Apr. 15—Just as the opioid epidemic has gained the full attention of the medical and law enforcement communities, experts say a new drug is trending upward on a national level among teens and young adults.
In New York City, statistics show the number of high school students abusing benzodiazepines remained steady in recent years, but experts caution the drug is something for parents and community leaders to keep an eye on, as it could prove deadly when mixed with other depressants, including alcohol.
Brand name pills that fall in to the category of benzodiazepines—a schedule IV controlled substance—include Xanax, Valium and Ativan. The pills are prescribed for anxiety, depression and in some cases suggested by doctors for use along with opioids to treat chronic pain.
About 13,000 high school students in New York City used the drug recreationally in 2017, which was about the same as 2015, according to the Center for Disease Control's Youth Risk Behavior Survey. However, the drug isn't included in the database prior to 2015, and experts say current data hasn't caught up with reality.
"There's so many resources that have been put toward educating young people about the dangers of opioid use, but I haven't seen any messaging toward 'benzos,'" said Jazmin Rivera, project director for Tackling Youth Substance Abuse, a coalition of stakeholders in the fight against addiction on Staten Island.
Overall use of "benzos" by high school students on Staten Island decreased slightly from 2015 to 2017, though it's increased among Latino students—which bucks a trend set during the current opioid epidemic of white students being statistically more at risk, said Rivera.
On a national level, addiction treatment centers are just seeing the tip of the iceberg when it comes to benzodiazepine addiction, according to a Stateline report.
"(Medical doctors) see things first, so I'm not surprised that the spike in Xanax use isn't reflected in national data yet," said Sharon Levy, director of adolescent addiction treatment at Boston Children's Hospital and lead author of an adolescent drug use study."
Medical experts say "benzo" use alone places users at risk of withdrawal and seizures, in addition to a higher risk of suicide. The biggest concern, however, is the mixture of "benzos" with opioids and other depressants.
More than half of the fatal overdoses reported on Staten Island in 2018 involved the presence of multiple depressants including "benzos," opioids and alcohol.
Co-prescribing "benzos" with opioids rose from 0.5 percent of doctor's visits to 2 percent, from 2003 to 2015, while co-prescribing with other sedating medications increased from 0.7 percent to 1.5 percent, according to recent findings by the American Medical Association.
"What is most striking is not just that the use of benzodiazepines has risen in the outpatient setting but also that it is increasingly being prescribed alongside opioids and other sedating medications, where the risks of adverse events are much more pronounced," wrote Dr. Sumit Agarwal, a co-author of the report.
From 2003 to 2015, the percentage of visits to general care physicians and ambulance rides in which "benzos" were prescribed doubled from about 3.7 percent of visits to about 7.5 percent, according to the American Medical Association.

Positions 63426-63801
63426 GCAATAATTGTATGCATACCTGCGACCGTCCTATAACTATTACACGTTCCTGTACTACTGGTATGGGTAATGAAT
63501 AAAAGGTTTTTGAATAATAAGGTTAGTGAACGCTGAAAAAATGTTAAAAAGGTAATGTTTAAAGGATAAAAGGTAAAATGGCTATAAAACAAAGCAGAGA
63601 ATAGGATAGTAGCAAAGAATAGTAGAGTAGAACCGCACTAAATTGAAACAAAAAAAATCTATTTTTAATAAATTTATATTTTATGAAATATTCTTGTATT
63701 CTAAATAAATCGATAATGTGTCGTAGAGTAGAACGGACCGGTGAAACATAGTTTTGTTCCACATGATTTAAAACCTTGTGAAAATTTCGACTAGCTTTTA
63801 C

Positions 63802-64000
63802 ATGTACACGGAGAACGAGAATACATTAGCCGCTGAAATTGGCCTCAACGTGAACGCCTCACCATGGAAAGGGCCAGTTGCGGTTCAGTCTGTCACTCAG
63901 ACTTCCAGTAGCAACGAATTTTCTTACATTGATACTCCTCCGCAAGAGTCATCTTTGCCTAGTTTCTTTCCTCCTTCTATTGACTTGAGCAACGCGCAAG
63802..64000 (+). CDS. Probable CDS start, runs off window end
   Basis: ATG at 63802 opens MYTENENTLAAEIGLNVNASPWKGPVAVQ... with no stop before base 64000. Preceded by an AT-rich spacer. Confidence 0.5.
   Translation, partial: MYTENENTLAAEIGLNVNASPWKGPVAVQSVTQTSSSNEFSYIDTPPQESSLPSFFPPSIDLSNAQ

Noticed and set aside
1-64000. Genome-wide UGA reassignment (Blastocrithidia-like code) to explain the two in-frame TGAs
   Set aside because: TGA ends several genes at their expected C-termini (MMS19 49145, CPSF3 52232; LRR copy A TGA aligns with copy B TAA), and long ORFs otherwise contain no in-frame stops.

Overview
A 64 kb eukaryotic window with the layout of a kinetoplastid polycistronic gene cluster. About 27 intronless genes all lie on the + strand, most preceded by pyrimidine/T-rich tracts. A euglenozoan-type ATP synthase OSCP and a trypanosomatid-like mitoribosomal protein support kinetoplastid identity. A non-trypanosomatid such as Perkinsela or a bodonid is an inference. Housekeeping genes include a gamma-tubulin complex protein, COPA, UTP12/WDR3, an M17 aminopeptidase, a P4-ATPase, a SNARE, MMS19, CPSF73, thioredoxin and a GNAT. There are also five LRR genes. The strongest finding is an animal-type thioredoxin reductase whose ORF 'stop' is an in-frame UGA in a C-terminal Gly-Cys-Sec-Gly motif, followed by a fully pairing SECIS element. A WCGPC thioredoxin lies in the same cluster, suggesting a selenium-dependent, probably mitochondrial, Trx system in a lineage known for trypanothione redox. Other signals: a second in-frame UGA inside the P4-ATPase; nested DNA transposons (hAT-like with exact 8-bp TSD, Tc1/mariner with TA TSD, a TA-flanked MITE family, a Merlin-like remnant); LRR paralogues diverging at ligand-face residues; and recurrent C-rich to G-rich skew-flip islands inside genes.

The pills were prescribe for both mental and physical issues, including anxiety, depression, neurological conditions and back pain, according to the report.
Over that same time period, the rate of visits in which psychiatrists prescribed "benzos" remained steady at about 30 percent, according to the findings.
That being said, "...absolutely there are other ways to treat anxiety and depression," said Susan Abbott, a Manhattan-based child and adolescent psychiatrist.
Alternative treatments include counseling, meditation and non-addictive medications that work slowly over a long period of time to alter serotonin production in the brain, she said.
"People are willing to talk more about how they have anxiety now, and think, 'I can take a pill for that.'"
"But then a certain percentage of those people will go on to abuse it."
On Staten Island, the rate of "benzos" prescribed has dropped since 2015, along with the prescription of opioids amid a borough-wide effort to curb the trend.
While experts note a rise in the "benzo" use, prescription pain killers among high school seniors in New York City and across the country has dropped drastically over the past 15 years, according to the city's Youth Risk Behavior Survey and the National Institute on Drug Abuse.
Luke Nasta, founder of Camelot of Staten Island drug counseling, said he saw a similar trend about 40 years ago, as a decline in heroin use was making way for a boom in cocaine and prescription drug use.
"The younger brothers and sisters saw the damage done to their older brothers and sisters and to their family, and that was enough to say 'I'm not experimenting with that,'" said Nasta. "So they say to themselves, 'let's try something else... I don't hear of anyone overdosing on Xanax."
Nearly 70 percent of adolescents who try an illicit drug before age 13 will develop an addiction within seven years, compared with 27 percent for those who first try an illicit drug after age 17, according to the U.S. Surgeon General's 2016 report on drugs and alcohol.
Staten Island ranked second among the five boroughs in 2017 in regard to the number of fatal overdoses, while authorities reported an increase of fatal and non-fatal incidents in 2018.